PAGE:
Can you assemble a bicycle that is “half-assembled?” Quotation marks are because there is a more-less standard way of pre-assembling bikes for shipping, that usually means most of the bearings are set, but bars and pedals need to be mounted, and brakes and shifters need to be tuned (my YouTube demo of shifter & derailleur tuning).

Do you have all the tools and knowledge? If not – how much does a bicycle assembly cost at your local bicycle shop?

A fair warning - not made in small, fine print
A fair warning, and a reasonable policy – not made in small, fine print
Picture 5

When buying a bicycle in local shops, assembly and tuning is usually included in the price. This is important to consider when comparing prices, but there’s another catch:

What happens in case of any warranty claims? Where do you ship the bicycle for a warranty claim, and how do you organize that? Amazon has very good buyer protection, I’m not arguing that – just considering the technicalities: disassembling the bars & pedals, and finding a large enough box for shipping (unless you saved the original one, or the seller has a more convenient warranty policy – many do, but many don’t).

This goes generally for any on-line bike store, not just Amazon.

– Back to T.O.C. –


2.4. No fitting and test riding

This one is probably obvious, but worth mentioning. Do you know exactly what size of bike fits you? Local bicycle shops worth their salt offer educated advice on the recommended frame size, offer some basic riding position fitting, and some even offer a test ride.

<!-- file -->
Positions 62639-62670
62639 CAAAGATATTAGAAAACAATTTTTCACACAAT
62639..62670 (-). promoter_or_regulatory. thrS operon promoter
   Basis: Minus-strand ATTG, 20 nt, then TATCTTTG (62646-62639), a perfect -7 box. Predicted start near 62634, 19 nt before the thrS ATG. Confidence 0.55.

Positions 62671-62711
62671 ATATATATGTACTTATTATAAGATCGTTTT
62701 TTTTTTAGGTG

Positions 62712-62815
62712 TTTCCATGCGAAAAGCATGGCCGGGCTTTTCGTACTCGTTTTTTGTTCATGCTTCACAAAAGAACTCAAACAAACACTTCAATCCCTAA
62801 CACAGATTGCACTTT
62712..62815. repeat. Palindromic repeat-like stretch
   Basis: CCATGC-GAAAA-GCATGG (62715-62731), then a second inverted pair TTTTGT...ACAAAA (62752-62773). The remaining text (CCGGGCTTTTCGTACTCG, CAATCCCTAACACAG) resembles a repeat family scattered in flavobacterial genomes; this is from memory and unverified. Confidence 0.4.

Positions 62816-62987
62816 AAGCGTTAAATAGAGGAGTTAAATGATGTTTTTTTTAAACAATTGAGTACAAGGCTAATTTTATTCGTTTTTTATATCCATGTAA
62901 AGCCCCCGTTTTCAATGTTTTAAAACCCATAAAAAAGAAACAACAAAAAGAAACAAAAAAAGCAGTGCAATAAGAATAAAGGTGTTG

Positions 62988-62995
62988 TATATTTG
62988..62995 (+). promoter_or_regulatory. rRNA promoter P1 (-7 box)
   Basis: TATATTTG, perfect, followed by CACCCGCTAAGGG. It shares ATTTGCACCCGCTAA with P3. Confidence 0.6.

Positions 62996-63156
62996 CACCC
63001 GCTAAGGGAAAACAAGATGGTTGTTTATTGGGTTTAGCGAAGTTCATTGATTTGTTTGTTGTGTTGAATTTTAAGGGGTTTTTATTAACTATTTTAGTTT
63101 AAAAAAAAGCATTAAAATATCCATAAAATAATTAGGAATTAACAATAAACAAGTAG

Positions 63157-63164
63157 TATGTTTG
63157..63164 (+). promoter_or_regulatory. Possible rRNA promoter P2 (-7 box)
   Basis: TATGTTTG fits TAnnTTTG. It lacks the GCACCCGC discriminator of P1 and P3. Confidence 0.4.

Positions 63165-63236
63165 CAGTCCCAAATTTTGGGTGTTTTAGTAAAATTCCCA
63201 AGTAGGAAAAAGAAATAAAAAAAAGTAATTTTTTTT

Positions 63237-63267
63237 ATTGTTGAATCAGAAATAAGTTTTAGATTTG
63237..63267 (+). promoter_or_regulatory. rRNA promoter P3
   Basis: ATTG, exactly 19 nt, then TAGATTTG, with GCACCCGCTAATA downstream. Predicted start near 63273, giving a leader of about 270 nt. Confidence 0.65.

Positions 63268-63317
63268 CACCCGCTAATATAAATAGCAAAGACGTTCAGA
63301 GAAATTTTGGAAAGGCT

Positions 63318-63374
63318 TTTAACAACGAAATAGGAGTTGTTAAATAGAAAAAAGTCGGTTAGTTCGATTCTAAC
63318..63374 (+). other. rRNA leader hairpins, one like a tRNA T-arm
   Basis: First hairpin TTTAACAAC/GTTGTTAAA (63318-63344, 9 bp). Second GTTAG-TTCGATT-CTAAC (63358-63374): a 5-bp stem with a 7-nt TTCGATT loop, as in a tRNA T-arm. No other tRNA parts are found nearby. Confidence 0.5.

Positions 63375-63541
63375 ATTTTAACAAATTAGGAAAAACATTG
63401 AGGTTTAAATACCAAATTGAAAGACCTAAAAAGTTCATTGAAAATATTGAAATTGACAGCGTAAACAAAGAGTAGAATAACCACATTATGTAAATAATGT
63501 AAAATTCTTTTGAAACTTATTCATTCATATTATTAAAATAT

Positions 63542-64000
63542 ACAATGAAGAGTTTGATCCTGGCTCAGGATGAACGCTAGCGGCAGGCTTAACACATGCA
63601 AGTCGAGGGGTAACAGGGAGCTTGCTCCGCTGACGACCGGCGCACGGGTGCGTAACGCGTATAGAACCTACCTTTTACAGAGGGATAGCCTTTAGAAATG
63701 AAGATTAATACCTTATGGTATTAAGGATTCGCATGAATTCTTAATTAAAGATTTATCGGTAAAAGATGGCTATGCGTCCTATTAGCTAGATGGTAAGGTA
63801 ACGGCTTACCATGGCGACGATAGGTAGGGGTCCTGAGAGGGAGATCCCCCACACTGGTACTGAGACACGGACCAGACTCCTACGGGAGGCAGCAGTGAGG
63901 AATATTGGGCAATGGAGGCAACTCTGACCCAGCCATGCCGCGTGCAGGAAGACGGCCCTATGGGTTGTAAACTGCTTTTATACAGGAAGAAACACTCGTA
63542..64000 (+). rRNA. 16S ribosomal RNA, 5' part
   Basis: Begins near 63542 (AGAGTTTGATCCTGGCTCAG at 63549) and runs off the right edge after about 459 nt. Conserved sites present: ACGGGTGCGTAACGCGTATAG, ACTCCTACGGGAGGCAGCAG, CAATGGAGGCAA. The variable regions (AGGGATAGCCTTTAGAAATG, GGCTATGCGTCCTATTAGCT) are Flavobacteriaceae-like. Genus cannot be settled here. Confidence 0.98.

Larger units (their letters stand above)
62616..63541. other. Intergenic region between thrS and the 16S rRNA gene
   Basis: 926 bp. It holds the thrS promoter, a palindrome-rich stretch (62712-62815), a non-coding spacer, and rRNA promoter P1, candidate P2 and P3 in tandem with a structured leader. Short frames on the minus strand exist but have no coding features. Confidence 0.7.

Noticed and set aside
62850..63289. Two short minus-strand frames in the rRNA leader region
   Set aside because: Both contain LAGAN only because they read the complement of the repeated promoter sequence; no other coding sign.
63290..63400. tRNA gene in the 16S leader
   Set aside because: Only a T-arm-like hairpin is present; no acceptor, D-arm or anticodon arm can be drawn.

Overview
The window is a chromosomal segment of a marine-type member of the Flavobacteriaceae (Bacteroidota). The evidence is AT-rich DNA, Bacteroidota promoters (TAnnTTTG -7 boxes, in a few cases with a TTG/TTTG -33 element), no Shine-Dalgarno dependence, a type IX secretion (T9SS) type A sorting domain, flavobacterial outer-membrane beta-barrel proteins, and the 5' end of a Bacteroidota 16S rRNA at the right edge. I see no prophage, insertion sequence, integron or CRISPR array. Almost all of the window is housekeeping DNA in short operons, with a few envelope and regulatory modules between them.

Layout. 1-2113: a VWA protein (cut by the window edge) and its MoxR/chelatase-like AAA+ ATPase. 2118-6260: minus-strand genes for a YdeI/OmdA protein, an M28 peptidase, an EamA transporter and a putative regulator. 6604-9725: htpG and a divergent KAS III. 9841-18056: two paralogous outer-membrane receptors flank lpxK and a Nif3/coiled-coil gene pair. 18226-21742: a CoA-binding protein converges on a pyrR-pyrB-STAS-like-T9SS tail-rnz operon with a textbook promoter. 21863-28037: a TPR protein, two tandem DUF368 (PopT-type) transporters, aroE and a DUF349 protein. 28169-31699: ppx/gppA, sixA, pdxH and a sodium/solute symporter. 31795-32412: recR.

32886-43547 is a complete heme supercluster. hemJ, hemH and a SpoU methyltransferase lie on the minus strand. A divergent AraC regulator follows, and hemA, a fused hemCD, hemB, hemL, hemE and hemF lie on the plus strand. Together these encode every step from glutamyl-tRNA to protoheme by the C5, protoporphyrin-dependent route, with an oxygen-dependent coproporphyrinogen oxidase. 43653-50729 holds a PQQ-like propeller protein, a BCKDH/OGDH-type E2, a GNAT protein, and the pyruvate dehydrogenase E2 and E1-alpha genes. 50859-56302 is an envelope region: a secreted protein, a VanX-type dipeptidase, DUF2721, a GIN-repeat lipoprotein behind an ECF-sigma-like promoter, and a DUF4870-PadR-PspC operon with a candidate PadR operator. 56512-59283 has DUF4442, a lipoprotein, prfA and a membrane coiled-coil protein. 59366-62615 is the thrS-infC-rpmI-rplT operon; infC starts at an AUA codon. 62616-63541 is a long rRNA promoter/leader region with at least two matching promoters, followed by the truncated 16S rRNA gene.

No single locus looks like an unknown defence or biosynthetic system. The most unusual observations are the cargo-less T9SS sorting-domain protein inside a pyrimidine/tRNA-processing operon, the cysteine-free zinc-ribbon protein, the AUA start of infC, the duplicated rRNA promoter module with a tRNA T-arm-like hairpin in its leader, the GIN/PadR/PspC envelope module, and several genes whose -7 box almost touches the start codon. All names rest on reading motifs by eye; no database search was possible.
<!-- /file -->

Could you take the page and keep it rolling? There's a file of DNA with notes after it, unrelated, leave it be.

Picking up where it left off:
When buying on-line, most of this goes out of the window, for obvious reasons. Some frame and bicycle manufacturers offer sizing charts. That’s very useful, but not everyone provides those. When it comes to test rides and fitting by the seller – that’s still practically impossible to provide for on-line shopping.

Again, this is an unavoidable problem with buying a bicycle anywhere on-line.

The way some people solve this is by testing a bicycle at a local bicycle shop, then ordering it on-line (similar goes for any cycling clothes, helmets etc.). I personally find this unethical: taking LBS hard-working personnel’s time and taking advantage of their expertise, with a clear intention of buying the product somewhere else. This “extra-time” is paid for by the other, I’d call them “honest customers,” and calculated in the service and product prices.